Good idea! Many universities offer degrees in creative fiction, right? This could be about learning along those lines. (= Michael Ten (discusscontribs) 04:15, 11 January 2017 (UTC)
Hello Justin, hello Michael Ten, as the user who asked initially, Michael please take a look at the discussion Justin linked. As far as I think about it, it should not be about creative writing or the like. I sketched out the ideas and limitations over there, so, if you can think about a possibility to do the project here, I would think about it. But as far as I understand the scope of Wikiversity it's not something, that would be within projects rules, wouldn't it? Maybe... Without knowing anything about Wikiversity, do you have a course about creative writing or the like? Maybe it's suitable as an exercise? On the other hand, I would need time to specify the basics until I open up the universe to play in. I appreciate your input and motivation, thanks a lot. Regards --HirnSpuk (discusscontribs) 12:31, 11 January 2017 (UTC)
Michael Ten It's learning if there is some type of build-up. We had an elementary school kid back in 2011 who used to edit around here. Was pretty chaotic, and all of them were nearly blocked/locked, but thankfully Wikiversity was a patient place... So that elementary kid is currently a very valuable contribute @globalwiki. That's the beauty of this wikimedia project, you won't find true help (editing-wise) unless you're here. :) So similarly, I think HirnSpuk could find this project best as to what he is wanting to do.
HirnSpuk I say, Be Bold! If there are no resources that hold as a placeholder for what you're searching ("sci-fi setting to play a RPG in"), then make one here. I don't see a problem with this, but I think it'd be better to get User:Dave Braunschweig's input just to make sure this is alright - (he's the "head" custodian, you could say). -Atcovi (Talk - Contribs) 15:42, 11 January 2017 (UTC)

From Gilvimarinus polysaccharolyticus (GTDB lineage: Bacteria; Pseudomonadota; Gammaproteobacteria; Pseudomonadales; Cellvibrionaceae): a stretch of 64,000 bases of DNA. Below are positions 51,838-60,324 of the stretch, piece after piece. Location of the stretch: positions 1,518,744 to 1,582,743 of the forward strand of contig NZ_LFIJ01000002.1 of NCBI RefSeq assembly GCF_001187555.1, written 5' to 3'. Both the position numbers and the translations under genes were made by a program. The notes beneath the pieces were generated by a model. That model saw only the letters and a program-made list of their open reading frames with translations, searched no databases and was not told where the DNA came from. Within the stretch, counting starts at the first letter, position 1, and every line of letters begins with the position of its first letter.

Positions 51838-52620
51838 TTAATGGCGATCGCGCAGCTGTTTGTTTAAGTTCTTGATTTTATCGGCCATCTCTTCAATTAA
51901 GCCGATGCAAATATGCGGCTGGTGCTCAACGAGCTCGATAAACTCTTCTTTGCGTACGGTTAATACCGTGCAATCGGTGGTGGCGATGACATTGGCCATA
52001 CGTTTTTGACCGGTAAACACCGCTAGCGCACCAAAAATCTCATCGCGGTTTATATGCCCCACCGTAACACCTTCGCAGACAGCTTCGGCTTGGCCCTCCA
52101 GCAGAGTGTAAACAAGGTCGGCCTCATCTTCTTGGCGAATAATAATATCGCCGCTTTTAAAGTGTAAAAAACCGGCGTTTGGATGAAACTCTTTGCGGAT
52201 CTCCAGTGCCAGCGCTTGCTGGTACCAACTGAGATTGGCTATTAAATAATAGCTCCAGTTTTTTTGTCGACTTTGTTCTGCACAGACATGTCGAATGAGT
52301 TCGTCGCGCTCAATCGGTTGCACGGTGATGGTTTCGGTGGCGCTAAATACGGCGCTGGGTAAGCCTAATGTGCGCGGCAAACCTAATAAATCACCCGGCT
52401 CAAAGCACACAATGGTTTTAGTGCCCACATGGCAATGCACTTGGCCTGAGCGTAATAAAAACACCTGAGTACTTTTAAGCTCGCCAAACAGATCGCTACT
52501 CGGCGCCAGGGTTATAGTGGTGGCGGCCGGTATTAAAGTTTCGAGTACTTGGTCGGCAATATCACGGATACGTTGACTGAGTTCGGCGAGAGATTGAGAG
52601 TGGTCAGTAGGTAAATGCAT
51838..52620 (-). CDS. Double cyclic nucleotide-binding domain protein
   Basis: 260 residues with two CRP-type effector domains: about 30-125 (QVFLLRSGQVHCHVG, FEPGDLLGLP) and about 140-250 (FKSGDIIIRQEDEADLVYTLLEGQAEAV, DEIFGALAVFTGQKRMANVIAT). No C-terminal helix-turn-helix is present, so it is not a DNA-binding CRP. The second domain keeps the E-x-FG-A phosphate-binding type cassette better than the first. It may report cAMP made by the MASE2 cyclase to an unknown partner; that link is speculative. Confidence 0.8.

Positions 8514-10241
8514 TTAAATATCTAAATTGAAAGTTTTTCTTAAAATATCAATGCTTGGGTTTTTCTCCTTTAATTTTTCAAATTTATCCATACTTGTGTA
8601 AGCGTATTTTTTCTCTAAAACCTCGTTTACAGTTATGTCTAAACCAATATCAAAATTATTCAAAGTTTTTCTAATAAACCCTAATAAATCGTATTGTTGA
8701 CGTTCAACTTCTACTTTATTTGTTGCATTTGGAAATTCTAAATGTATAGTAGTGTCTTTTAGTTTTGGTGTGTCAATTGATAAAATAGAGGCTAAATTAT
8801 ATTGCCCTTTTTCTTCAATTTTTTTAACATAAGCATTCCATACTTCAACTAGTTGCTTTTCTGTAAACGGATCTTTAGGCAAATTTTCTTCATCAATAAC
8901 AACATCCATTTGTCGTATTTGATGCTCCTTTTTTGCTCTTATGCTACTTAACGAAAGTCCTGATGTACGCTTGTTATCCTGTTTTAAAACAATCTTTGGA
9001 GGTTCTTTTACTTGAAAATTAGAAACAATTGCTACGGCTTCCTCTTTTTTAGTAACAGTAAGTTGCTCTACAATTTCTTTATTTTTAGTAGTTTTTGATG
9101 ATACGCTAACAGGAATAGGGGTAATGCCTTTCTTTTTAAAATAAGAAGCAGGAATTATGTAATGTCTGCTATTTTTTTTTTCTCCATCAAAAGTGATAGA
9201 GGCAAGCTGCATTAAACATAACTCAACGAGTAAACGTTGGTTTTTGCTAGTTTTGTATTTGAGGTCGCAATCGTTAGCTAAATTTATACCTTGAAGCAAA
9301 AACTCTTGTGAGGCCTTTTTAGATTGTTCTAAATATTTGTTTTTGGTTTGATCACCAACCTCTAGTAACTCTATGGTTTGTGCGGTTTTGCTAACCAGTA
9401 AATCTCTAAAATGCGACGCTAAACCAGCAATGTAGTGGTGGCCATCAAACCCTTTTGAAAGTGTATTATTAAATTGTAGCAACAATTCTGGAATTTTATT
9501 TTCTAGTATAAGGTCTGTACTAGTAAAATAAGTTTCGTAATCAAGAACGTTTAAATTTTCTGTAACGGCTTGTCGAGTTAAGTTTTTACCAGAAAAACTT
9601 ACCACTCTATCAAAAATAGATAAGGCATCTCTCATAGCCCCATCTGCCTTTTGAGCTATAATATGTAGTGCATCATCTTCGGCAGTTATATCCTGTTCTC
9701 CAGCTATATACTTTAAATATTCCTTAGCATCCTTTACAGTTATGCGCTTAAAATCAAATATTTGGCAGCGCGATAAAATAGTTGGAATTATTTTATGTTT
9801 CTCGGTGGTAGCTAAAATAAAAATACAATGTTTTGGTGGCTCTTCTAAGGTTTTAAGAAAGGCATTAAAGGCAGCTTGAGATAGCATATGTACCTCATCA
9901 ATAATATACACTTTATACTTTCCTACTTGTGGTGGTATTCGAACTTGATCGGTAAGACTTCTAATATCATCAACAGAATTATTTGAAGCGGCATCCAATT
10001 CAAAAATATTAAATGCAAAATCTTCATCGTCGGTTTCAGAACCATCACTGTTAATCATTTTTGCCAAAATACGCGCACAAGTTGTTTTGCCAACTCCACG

Thanks a lot everyone. To be bold: This is the warmest welcome I had in any WM-Project this far. I'm not into being bold anymore, because of the experiences I made in other (let's face it: german :-)) projects. Thanks for the advice, so at least I'll wait for an opinion by Dave. If he is positive I'll try to sketch out some basics on my user page, let's say for the next 6 months or so to prepare for launch. Or is there something like a "project-incubator" here? Regards --HirnSpuk (discusscontribs) 15:51, 11 January 2017 (UTC)
@HirnSpuk: Just your userspace. I'd recommend sketching out some things there. And also possibly recruiting other users who are interested in fiction writing, science fiction, world-building, constructed languages, etc. —Justin (koavf)TCM 16:03, 11 January 2017 (UTC)

Wikiversity's mission is to create and host free learning materials and activities. This project certainly appears to be within the Wikiversity mission. As HirnSpuk suggests and Koavf supports, a personal project should probably be hosted in user space until it is ready for participation by others. When participation by others is welcome, the project should move to main space and then clarify in the project introduction what type of participation is encouraged. There have been incubator projects from time to time, but user space seems to be a better choice until the project is ready for participation by others.